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The Supreme Court on Friday reduced Tamil Nadu's share of Cauvery water and increased Karnataka's, instructing the latter to provide 177.25 thousand million cubic feet (TMC) water to the former. Pronouncing its verdict on the decades-old Cauvery water dispute between the neighbouring states of Karnataka, Tamil Nadu, and Kerala, the apex court said given the global status of Karnataka's capital city of Bengaluru, it will get more Cauvery river water. Earlier, in accordance with the 2007 award of the Cauvery water dispute tribunal, Karnataka had a share of 270 tmcft of Cauvery water. This will now increase to 284.75 tmcft.
The judgement was pronounced by a bench of Chief Justice Dipak Misra and Justices Amitava Roy and A M Khanwilkar. Reading out the operative portion of the verdict, the CJI said the 2007 tribunal award of 30 tmcft to Kerala and 7 tmcft water to Puducherry will remain unchanged.
The apex court also allowed Tami Nadu to draw an additional 10 tmcft 'groundwater' from a total of 20 tmcft beneath the Cauvery basin. It said the increase in share of Cauvery water for Karnataka by 14.75 tmcft is because of the 10 tmcft groundwater and 4.75 tmcft drinking water requirement for Bengaluru residents.
1. Highlights of SC Cauvery river dispute verdict
* Karnataka to provide 177.25 TMC feet water to Tamil Nadu instead of 192 TMC feet
* No state can claim ownership over a river
* Karnataka to get an additional 14.75 TMC feet
* SC order on Cauvery water allocation will continue for the next 15 years.
2. Highlights of SC Cauvery river dispute verdict:
* No change of water allocation for Kerala and Puducherry
* Given the global status of Karnataka's capital city of Bengaluru, it will get more Cauvery river water
3. * Supreme Court said that 20 TMC feet of groundwater in Tamil Nadu had not been accounted for and needed to be seen.
*TV reports quote the Tamil Nadu government as saying it will study the apex court’s judgment.
* Tamil Nadu will now get 404.25 tmc ft of Cauvery water instead of 419 tmc ft allotted by tribunal. However, the court allowed Tami Nadu to draw additional 10 tmc groundwater from a total of 20 tmc ft beneath Cauvery basin.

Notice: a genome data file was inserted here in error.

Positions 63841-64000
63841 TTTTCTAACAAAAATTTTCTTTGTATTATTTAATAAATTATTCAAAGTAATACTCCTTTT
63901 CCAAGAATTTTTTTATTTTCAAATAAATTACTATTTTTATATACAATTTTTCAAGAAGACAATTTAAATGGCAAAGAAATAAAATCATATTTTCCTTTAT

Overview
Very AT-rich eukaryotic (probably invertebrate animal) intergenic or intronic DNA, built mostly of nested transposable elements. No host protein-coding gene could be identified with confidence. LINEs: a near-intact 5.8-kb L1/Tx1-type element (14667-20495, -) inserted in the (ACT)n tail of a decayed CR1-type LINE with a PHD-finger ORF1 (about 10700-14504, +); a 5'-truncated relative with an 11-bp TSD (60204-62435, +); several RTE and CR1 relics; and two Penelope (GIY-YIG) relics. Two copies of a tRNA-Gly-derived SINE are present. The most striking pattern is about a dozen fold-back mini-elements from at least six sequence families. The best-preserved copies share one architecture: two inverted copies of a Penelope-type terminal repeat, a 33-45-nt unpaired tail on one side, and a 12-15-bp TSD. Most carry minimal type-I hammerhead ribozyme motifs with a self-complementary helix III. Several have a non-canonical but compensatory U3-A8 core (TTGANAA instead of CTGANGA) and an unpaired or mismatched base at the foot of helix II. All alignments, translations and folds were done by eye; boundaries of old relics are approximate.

* Will react in detail after reading the judgement but prima facie we welcome it: Jagadish Shettar, former CM of Karnataka.
Originally awarded 192 TMC water to Tamil Nadu has been reduced with SC order. 14.75 TMC extra water has been given to Karnataka to provide drinking water to Bengaluru city. We hope that TN govt will take appropriate steps: A Navaneethakrishnan, lawyer for Tamil Nadu.
5. History of Cauvery water dispute
The dispute dates back to the Madras-Mysore agreements of 1924. It was in 1990 when the Centre created a tribunal to examine the conflict and address the water shortage. The CWDT had unanimously passed an order on how the water should be shared between the states after determining the total availability of water in the Cauvery basin.
6. Security tightened in Bengaluru, Chennai
A senior police officer said security has been tightened for all Karnataka establishments in Chennai, and Tamil nationalist groups and those who have resorted to violence in the past are being watched from last night.
Tamil Nadu has deployed hundreds of police personnel across Chennai city and towns bordering Karnataka. Top government sources said security has been tightened for all Karnataka establishments in the city.
“The state intelligence is closely watching all Tamil nationalist groups. We are prepared to handle the law and order situation. All Karnataka-origin schools, mutts, banks and Udipi hotels in Chennai are given protection,” an officer said.
7. The Cauvery water dispute history
Owing the geographic peculiarities of the State, Tamil Nadu has been dependent on water from the rivers in Karnataka and Kerala for a long time now. The dispute between Tamil Nadu and these two states also has a long history.
Differences between Tamil Nadu and Karnataka on sharing of water in the Cauvery river, which is one of the main sources of water for irrigation in the agricultural lands of the Cauvery delta, have been in existence from the time of two agreements signed during the period of British government ruling the country.
Two agreements were signed between the then Madras Presidency and the State of Mysore, in 1892 and 1924. Karnataka claimed that the water allocated to it from the river was inadequate and that the agreements favoured the Madras Presidency. Tamil Nadu has time and again claimed that the irrigated land in the State has increased over a period of time and the entire region is dependent on the water from the river for agriculture and survival.
8. Dispute continues for years
Efforts did not put an end to the dispute and people in both the states agitated at the slightest provocation over the river dispute. Even film stars joined the protest and Karnataka's decision to build a dam across the river created another tussle.
9. Tribunal's verdict in February 2007
A tribunal, constituted by the Government of India under the direction of the Supreme Court, came out with its final verdict in February, 2007, under which Tamil Nadu was entitled to get around 419 billion cubic feet of water, Karnataka, 270 billion cubic feet, Kerala, 30 bllion cubic feet and Puducherry was to get seven billion cubic feet of water, according to earlier reports.
However, the dispute continued after both the States filed petition with the tribunal to review the decision.
10. On October 18, 2016, the Supreme Court had asked Karnataka to release 2000 cusecs of Cauvery water per day to Tamil Nadu till further orders.
2017. On January 9, 2017, the Tamil Nadu Government had sought a compensation of Rs 2,480 crore from Karnataka for not releasing water to the state despite getting the Supreme Court directive to do so.